There’s a push today to reopen the fluoride debate at Calgary city hall.
A University of Calgary study earlier this year found that Grade Two kids in Calgary had almost twice as many cavities as kids in Edmonton where fluoride is still being added the drinking water.
Councillor Colley-Urquhart says those are alarming results. “Do we just ignore that study which is sort of impossible to ignore. It’s really a challenge when you politicians making public health policy decisions because they have their personal opinions about this–as do the citizens of Calgary.”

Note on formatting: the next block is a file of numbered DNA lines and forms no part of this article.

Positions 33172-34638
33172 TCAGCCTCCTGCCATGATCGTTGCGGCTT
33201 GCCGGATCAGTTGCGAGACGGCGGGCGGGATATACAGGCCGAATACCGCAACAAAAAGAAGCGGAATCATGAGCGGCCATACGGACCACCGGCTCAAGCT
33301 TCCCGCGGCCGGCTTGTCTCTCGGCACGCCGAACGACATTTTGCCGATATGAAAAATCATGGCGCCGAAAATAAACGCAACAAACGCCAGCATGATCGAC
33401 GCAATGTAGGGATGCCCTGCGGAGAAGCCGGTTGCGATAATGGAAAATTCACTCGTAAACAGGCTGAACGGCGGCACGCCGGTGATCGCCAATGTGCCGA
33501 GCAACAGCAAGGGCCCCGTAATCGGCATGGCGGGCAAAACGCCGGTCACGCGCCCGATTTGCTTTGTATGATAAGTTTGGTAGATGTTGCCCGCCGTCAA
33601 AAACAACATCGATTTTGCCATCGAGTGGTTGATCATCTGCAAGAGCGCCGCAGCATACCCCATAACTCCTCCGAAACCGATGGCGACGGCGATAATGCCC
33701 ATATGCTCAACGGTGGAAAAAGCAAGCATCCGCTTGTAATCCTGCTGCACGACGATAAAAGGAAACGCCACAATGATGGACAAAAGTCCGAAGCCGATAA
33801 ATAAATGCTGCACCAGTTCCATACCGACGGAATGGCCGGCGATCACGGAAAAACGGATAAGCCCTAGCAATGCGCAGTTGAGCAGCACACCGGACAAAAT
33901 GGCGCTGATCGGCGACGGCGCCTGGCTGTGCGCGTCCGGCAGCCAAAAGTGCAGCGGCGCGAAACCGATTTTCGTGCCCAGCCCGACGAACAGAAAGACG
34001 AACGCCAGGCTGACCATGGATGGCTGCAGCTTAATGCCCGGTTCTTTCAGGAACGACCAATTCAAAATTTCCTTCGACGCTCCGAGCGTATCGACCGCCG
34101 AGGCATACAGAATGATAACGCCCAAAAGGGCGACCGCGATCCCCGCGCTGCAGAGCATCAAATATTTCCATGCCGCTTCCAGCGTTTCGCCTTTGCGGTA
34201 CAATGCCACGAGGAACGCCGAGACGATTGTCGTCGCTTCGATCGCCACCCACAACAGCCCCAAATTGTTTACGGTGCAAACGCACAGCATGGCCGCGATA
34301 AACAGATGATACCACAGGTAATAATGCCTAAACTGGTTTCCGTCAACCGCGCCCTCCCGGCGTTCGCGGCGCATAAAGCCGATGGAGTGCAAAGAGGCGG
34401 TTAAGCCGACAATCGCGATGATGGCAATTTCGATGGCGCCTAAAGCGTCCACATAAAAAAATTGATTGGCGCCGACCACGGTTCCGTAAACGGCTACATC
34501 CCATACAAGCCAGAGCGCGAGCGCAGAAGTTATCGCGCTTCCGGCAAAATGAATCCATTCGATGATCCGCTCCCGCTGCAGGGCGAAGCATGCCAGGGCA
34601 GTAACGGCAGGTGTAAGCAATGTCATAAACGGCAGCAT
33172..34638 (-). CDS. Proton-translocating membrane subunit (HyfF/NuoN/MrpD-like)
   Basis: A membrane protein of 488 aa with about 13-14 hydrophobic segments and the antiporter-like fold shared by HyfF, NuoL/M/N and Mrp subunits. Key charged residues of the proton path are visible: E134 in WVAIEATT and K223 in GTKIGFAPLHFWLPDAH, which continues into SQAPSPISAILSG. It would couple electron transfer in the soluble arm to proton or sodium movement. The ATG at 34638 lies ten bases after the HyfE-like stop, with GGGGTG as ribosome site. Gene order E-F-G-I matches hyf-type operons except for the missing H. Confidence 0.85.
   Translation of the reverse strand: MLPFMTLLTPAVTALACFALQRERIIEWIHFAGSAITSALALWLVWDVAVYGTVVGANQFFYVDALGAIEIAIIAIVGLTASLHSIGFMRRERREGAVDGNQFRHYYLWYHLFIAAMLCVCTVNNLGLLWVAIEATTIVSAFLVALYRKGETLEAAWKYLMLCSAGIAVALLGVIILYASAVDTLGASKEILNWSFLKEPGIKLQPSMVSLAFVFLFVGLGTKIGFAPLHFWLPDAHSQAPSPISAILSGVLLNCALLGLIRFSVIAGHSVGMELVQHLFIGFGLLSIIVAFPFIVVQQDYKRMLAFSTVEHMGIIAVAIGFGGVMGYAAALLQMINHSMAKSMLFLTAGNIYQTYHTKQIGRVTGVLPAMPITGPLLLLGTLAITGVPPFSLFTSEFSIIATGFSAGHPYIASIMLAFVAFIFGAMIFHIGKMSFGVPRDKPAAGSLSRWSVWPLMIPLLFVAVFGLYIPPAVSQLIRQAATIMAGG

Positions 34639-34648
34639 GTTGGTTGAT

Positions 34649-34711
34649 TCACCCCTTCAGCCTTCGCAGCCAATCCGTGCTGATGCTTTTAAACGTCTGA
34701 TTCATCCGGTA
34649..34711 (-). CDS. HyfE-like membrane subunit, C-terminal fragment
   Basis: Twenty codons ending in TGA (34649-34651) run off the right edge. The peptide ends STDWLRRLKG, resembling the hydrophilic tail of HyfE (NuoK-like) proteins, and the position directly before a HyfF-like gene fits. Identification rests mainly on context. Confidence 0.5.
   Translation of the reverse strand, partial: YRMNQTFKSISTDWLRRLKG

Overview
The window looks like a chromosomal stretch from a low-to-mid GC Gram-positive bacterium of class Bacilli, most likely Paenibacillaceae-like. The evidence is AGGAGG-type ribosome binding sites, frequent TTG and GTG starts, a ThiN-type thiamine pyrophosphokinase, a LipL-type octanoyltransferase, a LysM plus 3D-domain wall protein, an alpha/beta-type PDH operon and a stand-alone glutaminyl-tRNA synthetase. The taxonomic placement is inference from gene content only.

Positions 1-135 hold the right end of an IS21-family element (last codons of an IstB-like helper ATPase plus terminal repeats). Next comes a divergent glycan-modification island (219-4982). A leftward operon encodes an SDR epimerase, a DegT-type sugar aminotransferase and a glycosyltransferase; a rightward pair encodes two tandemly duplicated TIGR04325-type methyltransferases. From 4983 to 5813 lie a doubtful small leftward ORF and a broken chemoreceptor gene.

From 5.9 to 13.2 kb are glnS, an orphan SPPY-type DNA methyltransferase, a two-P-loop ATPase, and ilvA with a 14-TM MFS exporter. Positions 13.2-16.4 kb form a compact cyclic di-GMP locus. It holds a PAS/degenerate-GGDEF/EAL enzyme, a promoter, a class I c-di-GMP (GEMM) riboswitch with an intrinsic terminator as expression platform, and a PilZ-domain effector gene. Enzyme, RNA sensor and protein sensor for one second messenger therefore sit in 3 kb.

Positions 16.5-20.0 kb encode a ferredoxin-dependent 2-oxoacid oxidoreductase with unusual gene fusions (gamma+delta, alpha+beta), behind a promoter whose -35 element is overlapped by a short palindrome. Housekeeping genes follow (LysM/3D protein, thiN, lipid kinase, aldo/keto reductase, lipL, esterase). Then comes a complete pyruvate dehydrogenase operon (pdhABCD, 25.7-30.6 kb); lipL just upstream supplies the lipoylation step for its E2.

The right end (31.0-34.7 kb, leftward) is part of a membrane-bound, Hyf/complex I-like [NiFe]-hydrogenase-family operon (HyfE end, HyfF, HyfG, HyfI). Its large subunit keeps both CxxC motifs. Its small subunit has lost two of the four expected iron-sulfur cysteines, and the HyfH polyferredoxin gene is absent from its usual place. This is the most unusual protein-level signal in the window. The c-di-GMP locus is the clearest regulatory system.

Colley-Urquart and her colleagues Richard Pootmans and Peter Demong are behind a notice of motion seeking to ask the U of C’s O’Brien Institue for Public Health to review all recent data on fluoridation and report back on whether the practice makes sense. “I believe that when new information comes forward politicians have a duty of care to be open-minded and to be persuaded if the evidence is there to make a different decision.”
Mayor Naheed Nenshi is perplexed by the call for a study, several years after an identical motion was rejected. Nenshi tells Global News, “When this fluoride debate first came on, I suggested we should really look at the science. At that time, the brand-new O’Brien Institute for Public Health at the U of C offered to do a research study for us and council rejected my proposal to do that. It is sort of funny, five or six years later to see the exact same proposal being put on the table.”
Calgary stopped adding fluoride to our drinking water in 2011.